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concept of debit and credit

The debit and credit are two of the most crucial accounting terms you need to understand. This is particularly important for accountants and bookkeepers using double-entry accounting.

Debit and credit are the true backbones of accounting. Therefore, any transaction recorded in a ledger, whether hand-written or in your accounting software, needs debit and credit entries.

 Moreover, debit and credit are used to monitor incoming and outgoing money in your business account. A debit is a money  coming into business, whereas a credit is money going out from business. However, most businesses use a double-entry system for accounting.

What are debit and credit?

Debit

A debit is an accounting entry that increases an assets or expenses account or decreases a liability or equity account. Its position to the left in an accounting entry. 

Credit

A credit is an accounting entry that increases a liability or equity account or decreases an asset or expense account. Therefore, it is positioned to the right in an accounting entry.

Why are Debit and Credit is important?

The most important concept to understand when dealing with debit and credit is that the total amount of debits must be equal to the total amount of credit in every transaction. Therefore, it is vital to balance each transaction in double-entry accounting to have a clear and accurate general ledger, financial statement and look into the financial health of your business.

Examples of Debit and Credit

Afaq corporation sells goods to a customer for $1,000 in cash. This resulted in revenue of $1,000 and cash of $1,000.Afaq must record an increase of the cash asset account with a debit and an increase of revenue account with credit, the entry  will be

  Debit  Credit 
Cash  1,000  
      revenue   1,000

Afaq Corporation also buys a machine for $15000 on credit. This result in addition to the machinery fix asset account with a debit and increase in the account payable liability account with credit, the entry  will be

  Debit Credit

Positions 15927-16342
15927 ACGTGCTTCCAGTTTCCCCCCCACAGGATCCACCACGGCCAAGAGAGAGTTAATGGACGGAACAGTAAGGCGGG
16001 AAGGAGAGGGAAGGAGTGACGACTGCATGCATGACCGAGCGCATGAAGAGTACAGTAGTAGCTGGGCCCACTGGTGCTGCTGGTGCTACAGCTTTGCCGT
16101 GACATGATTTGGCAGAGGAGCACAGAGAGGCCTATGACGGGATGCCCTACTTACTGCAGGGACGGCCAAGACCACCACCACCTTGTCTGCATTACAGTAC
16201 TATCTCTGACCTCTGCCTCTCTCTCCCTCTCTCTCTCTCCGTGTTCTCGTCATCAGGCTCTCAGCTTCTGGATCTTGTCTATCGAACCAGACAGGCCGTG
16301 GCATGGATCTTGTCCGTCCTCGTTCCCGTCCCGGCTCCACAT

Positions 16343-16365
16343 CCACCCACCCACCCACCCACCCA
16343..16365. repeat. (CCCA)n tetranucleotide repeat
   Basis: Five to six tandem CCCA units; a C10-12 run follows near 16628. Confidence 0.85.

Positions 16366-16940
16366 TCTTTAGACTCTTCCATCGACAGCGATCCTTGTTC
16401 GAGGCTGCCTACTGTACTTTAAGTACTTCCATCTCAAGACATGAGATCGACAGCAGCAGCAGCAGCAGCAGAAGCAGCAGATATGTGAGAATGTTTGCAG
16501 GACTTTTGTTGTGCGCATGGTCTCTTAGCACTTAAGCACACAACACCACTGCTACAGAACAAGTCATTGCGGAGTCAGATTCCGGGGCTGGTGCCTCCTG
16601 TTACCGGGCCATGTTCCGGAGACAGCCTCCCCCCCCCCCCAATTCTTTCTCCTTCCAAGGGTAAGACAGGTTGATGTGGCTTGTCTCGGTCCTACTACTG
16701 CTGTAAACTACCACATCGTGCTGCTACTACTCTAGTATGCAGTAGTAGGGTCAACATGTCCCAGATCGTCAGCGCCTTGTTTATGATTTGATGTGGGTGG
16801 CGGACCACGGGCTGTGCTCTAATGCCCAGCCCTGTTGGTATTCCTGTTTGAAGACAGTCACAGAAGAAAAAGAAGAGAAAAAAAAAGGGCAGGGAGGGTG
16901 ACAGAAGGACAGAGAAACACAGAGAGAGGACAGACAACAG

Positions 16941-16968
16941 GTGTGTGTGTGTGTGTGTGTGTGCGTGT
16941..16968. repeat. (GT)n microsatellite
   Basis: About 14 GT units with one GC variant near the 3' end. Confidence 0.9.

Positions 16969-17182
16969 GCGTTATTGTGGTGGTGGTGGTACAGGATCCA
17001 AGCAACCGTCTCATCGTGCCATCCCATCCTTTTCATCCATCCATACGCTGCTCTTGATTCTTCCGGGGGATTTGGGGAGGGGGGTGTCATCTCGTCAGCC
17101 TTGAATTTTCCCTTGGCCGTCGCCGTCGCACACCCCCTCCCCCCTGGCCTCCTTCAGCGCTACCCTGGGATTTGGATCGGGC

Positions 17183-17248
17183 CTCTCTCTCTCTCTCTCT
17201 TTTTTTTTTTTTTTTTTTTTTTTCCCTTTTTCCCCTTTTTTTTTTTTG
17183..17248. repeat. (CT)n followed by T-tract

Machinery  15,000  
      Account payable   15,000

Difference between Debit and Credit

In understanding the difference between debit and credit, you must know about two sides of  accounts (debit and credit) will always be affected in every accounting transaction. The total transactions recorded in debit and credit for each transaction must be the same as the other. So that you have to balance the transaction. If the transaction is not level, it will affect the financial statement.

That’s way, debit and credit in a two-column transaction recording format are essential. Some points explain the difference between the two, namely,

  •  Debit is the left side of the general ledger account, while credit is the right side of the general ledger account. The debit account will record all the recipient accounts while the credit account is for the giver.
  • Debit is used to record increase in asset and expense accounts and decrease in liability, equity and income accounts. However, credit is used to record decreases in asset and expense accounts and increase in liability, equity and income accounts. 
  • In general journal account with a debit balance is recorded first after that accounts with a credit balance are recorded by the following word “TO”.

  •  Some major examples of the increase in debit is due to an increase in cash, inventory, equipment, machinery, building, land, insurance. An increase in shareholder funds, retained earnings, cost, debit, and other causes an increase in credit.

What is the formula of debit and credit?

Asset = liability+ Equity

An increase in the asset is debited, and the decrease in the asset is credited while the increase in liability is credited and the decrease in liability is debited. Whether a debit decrease or increase, an account depends on what kind of account.

Accounts Impacted by credit and debit

Generally, debit happens when things are added to accounts. Credit happens when items are subtracted. Seems pretty simple right?